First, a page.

The value of trash: Experts weigh benefits of Dumpster diving

Elisse Lorenc

There is a saying that one man’s trash is another man’s treasure. It’s the green thing to do to reuse an item versus throwing it away, but what does that mean for students Dumpster diving on campus?

Dumpster diving is the act of sifting through residential and commercial garbage to find items that still have some use in them. It cuts down on waste and provides a way for students to save money.

But who does the garbage rightfully belong to?

Some might argue that whatever they throw away is still their property, but Judy Parks, assistant city attorney for the City of Ames, said otherwise.

“The container itself and where it sits, whoever owns that property does have the rights to control who has access to it,” she said. “If they have given some kind of notice either with signage or with directly telling somebody, ‘You don’t have permission to go through this,’ then whoever is notified should respect that.”

However, students who are interested in retrieving something they’ve thrown away have a chance to reclaim their property.

“[Students] can go in to recover [their trash] once thrown in [the Dumpster]. [They’re] saying it’s abandoned, but [students] can go back and re-establish ownership of it,” Parks said.

Campus Services is responsible for collecting all the trash on campus. On average, 4,750 tons of refuse is collected per year.

Lester Lawson, manager of Facilities Planning and Management, explained how trash can be sorted into two categories.  

One form of trash can be sent to the Ames Resource Recovery Center, where it is shredded and sent to the power plant for electricity. The other form cannot be sent through the shredder and therefore does not get used as fuel. Items that aren’t burnt at the Ames Power Plant would include pallets, furniture and metals.

“A lot of the pallets go out to the free wood pile and it’s recycled; all of the metal goes to Bell Salvage to be recycled,” Lawson said.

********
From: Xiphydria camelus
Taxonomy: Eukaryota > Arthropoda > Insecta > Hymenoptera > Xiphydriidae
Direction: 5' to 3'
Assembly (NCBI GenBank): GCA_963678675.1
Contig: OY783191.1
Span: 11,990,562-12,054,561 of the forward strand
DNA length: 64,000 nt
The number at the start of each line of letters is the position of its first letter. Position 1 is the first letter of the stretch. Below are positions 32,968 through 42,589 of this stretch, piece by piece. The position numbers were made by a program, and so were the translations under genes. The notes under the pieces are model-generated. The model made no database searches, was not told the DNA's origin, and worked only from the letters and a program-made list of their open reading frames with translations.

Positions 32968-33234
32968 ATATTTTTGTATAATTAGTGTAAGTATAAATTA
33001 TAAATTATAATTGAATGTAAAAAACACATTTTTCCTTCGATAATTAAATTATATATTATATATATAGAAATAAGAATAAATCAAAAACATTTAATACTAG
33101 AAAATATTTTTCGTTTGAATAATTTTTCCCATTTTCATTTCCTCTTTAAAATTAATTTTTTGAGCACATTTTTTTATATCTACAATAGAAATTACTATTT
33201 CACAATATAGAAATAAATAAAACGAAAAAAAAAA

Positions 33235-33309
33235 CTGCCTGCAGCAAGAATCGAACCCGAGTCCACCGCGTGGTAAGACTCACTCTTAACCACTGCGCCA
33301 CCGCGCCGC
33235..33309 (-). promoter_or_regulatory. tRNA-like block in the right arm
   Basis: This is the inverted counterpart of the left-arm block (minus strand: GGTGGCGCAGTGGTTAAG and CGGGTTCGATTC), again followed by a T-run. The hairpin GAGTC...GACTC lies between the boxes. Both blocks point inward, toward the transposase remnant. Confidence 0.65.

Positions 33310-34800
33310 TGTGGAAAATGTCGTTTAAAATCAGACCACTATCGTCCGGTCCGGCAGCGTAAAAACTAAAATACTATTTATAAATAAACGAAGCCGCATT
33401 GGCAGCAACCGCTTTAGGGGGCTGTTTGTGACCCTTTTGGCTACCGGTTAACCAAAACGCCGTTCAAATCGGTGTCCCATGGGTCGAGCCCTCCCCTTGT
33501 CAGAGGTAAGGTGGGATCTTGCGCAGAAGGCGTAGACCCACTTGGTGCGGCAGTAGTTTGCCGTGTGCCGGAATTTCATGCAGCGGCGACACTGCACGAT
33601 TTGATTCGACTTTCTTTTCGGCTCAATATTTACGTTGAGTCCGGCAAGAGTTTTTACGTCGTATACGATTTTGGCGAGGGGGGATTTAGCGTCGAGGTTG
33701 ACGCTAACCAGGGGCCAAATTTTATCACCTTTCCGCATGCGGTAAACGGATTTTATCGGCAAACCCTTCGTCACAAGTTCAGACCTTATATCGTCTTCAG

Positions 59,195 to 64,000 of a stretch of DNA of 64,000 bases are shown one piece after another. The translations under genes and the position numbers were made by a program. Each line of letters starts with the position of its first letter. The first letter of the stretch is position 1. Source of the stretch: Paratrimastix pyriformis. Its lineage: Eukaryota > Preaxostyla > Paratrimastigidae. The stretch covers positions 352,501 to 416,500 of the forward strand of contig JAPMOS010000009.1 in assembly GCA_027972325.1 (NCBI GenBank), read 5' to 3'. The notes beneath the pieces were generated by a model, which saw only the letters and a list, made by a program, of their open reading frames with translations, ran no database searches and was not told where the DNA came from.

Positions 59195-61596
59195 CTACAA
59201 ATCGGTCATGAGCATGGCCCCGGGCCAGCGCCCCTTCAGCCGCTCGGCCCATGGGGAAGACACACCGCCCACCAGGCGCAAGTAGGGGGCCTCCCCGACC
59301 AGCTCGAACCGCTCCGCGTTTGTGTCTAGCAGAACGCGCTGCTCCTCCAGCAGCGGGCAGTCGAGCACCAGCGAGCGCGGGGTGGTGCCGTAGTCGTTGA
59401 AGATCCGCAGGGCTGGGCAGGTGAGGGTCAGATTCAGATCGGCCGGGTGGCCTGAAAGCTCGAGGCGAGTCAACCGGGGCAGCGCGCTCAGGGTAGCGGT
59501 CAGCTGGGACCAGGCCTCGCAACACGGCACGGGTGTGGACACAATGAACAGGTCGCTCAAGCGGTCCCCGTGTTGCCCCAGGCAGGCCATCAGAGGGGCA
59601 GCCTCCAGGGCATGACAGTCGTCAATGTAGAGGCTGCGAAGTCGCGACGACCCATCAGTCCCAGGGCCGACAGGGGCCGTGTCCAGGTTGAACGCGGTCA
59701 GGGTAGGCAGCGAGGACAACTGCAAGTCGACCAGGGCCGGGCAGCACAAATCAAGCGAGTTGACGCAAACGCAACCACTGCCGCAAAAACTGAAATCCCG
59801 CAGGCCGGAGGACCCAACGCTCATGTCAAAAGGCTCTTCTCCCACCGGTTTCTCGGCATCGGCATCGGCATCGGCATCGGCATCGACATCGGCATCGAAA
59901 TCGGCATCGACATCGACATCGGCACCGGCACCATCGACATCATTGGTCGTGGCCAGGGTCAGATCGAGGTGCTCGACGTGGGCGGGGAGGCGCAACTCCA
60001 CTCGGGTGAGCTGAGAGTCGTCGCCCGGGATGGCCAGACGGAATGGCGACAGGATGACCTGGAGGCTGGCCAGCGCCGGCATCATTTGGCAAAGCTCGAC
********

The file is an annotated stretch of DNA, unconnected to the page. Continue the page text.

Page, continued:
With so much trash being thrown away, it might sound tempting to sift through a receptacle, but Parks warned of the safety hazards involved with Dumpster diving.

“People may get hurt by the condition of trash that’s in Dumpsters, particularly materials that are noxious to handle,” Parks said.

“I’ve heard of people getting into [Dumpsters] that are large, they get stuck in there, they can’t get out and of course when the trash people come they just back their truck up to it, it automatically dumps in and it goes into a crusher type of vehicle.”

While Dumpster diving reuses waste, there are other outlets to reduce the amount of waste collected on campus. Merry Rankin, director of sustainability, can list a few.

Freecycle is a free online program where students can enter whatever items they want to throw away.

“The idea is, you put anything on there, not wanting anything in return, and the understanding is that the person will come to you, you don’t have to send or transport it anywhere else and it’s free,” Rankin said.

Dorm Dumpster is another program that allows students to sell things their online.

If neither of the two options sounds suitable, Rankin encourages students to donate unwanted items to the closest Goodwill or Salvation Army.